I've been reading Organic Church, yet another book in the 'How to save the American church' section. This book comes from a much different angle: it proposes smaller churches without big fancy buildings meeting where people hang out. One quote, roughly paraphrased, goes like this: 'If you want to reach people for Jesus, you have to sit in the smoking section.' It's the direct opposite of every book proposing to make your church bigger, flashier, and more comfortable. I have some disagreements with it (he seems to challenge the traditional 'quality over quantity' rule), but giving it its own post might be better to discuss it.
We saw The 40-Year-Old-Virgin this week. It was the Unrated Version, so it included some extra footage which made the movie over 2 hours long. I don't think comedies are usually that long, but this turned out to be a pretty involved story. They had an extra-long setup for the eventual relationship, spent a lot of time with the 3 friends who want to help him with that first time, and the final resolution was actually sort of sudden. There were plenty of good moments, and Steve Carrell is a solid comedy actor. One would expect Rob Schneider to star in a movie like this, but Carrell helps humanize the character and make it more than a one-joke movie.
We've moved on to Buffy Season 5. Okay, I said that Season 4 was a transitional season. This seems much more like a transitional season. We're halfway through it already and the big evil of the year isn't that established yet. They've spent more time on some of Buffy's personal relationships: Riley, Joyce, Dawn, Giles, even Spike, and her studying her destiny a little more. One subplot has Joyce, her mom, undergoing treatment for cancer, which has made this season a little rougher to watch in our household. The whole season really is a downer compared to previous seasons. I used the word 'season' a lot in this paragraph.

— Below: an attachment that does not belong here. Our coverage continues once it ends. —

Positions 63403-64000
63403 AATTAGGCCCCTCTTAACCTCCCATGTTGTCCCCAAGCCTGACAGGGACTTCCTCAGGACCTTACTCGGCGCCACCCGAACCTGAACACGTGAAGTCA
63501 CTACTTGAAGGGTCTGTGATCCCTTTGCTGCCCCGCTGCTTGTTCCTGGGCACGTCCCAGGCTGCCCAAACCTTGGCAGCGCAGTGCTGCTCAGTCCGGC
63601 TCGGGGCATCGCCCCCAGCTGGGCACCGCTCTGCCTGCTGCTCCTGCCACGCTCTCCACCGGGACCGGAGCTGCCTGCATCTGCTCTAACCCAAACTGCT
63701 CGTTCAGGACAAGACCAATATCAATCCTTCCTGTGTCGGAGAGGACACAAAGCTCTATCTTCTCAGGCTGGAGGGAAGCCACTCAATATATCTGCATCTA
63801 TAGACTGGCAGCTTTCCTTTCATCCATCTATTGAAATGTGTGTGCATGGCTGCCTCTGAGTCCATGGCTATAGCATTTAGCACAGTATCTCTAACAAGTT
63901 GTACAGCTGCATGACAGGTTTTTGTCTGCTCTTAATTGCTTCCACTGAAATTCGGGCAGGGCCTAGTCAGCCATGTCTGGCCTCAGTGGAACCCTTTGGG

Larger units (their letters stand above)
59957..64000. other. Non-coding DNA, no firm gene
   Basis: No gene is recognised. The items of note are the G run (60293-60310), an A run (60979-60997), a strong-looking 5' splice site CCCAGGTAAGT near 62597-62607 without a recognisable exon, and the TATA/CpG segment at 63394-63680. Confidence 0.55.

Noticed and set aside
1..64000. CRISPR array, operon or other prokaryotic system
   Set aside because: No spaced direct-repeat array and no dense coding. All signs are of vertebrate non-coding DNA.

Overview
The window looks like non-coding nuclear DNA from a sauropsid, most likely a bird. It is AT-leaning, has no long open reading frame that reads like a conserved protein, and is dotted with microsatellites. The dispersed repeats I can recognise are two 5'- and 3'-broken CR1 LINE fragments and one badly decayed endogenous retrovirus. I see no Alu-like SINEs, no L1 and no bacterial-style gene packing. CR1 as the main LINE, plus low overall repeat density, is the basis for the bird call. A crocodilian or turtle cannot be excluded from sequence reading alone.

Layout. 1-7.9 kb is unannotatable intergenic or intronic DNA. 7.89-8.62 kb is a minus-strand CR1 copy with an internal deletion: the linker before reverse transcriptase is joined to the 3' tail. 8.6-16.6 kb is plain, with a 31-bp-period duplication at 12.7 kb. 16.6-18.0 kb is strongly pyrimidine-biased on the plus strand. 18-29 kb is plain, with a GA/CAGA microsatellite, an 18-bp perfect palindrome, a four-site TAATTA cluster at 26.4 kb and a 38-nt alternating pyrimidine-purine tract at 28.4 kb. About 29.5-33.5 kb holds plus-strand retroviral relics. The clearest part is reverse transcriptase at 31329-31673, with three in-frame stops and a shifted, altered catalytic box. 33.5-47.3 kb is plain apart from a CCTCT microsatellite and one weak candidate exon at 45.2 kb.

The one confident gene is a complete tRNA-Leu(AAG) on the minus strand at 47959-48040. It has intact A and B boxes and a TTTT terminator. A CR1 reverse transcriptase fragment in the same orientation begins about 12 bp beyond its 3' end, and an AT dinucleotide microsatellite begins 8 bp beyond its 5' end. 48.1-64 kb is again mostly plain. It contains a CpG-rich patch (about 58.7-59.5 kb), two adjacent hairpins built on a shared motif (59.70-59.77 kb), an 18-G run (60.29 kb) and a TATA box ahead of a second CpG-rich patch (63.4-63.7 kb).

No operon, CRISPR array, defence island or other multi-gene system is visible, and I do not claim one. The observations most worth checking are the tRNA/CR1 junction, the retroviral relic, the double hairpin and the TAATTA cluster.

We saw Rent last Friday evening...not the movie, the actual show. There were many teenage girls there who 'Woo'd absolutely everything. There was at least one sitting behind us that sang every song. And of course the moment 'Seasons of Love' started everyone went nuts. Anyway, I had chosen to not like this musical for a long time just because everyone else made such a big deal out of it the first couple years after it opened. I have to say that after seeing it and hearing the rest of the songs, I quite enjoyed it. A lot of people balk at works like Rent and Brokeback Mountain because they deal with 'the gay thing', and never make it past those prejudices to consider the actual relationships between characters. It's all propaganda, they'll say. That's too bad.
I picked up Tenacious D's album this week, expecting every track to be like their singles: over-the-top rock songs with over-the-top lyrics. As it turns out, Wonderboy and Tribute are the only real good songs on the CD. The rest consists of 2-minute songs that sound like they were writing them as they sang them and weak comedy bits. I wonder what I could get for it on eBay.
Tall Skinny Kiwi has been added to the blog list.